For consumers, I think if they want to explore it, they should do their homework and verify and verify and verify. And make sure that they don’t get caught – the schemes and scams are very sophisticated now. So, they need to be extremely careful before they invest in it. There’s a lot to get over to be able to actually invest. Again, that’s why we came into existence is to basically take all of that concern. So, in terms of the pathways into the asset of the away, so there’s a claim, trusted by through trust accounting in a custodian.

The other thing, of course, for consumers is that when PDS are issued, take the time to read the target market determination, the TMD, which is new legislation. To really understand the PDS before you invest in it. I will be quite clear and it’s important that you read it. A lot of people don’t. And when things don’t turn out the way they want them, they want other people to take accountability for their lack of preparation for the investment. I think consumers need to be very patient about the documents that are prepared, particularly a PDF.

The target market determination, basically, on a page will tell the investor what to expect, are you this type of investor? What is the volatility? How long should I be investing? And, you know, that’s an important step that every investor should put themselves through before they invest.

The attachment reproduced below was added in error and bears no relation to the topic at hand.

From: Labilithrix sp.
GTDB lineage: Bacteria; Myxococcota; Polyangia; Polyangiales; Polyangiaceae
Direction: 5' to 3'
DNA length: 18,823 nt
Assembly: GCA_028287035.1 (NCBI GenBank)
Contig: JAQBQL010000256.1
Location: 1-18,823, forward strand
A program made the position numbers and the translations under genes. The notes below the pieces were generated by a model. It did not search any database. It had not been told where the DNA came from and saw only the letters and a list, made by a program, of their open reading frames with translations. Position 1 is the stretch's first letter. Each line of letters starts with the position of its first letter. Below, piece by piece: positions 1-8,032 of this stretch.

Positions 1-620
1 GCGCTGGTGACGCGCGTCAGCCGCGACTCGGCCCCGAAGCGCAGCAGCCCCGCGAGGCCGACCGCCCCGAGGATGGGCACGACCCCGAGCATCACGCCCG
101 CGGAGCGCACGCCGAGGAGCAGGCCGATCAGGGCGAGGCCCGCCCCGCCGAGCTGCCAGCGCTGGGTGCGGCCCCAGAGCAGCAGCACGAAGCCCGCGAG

In terms of business owners

There’s a number of things in this. We’re seeing innovation occurring with digital currency, which opens up new markets for businesses. You see companies like Square and Tesla, for example, have Bitcoin on their balance sheet and Twitter. There are a number of companies that are starting to invest in the primaries and they’re actually investing in Bitcoin, because they actually need a treasury function around the asset itself, because they are offering an alternative form of payment, or a service for their customers. We’re starting to see that.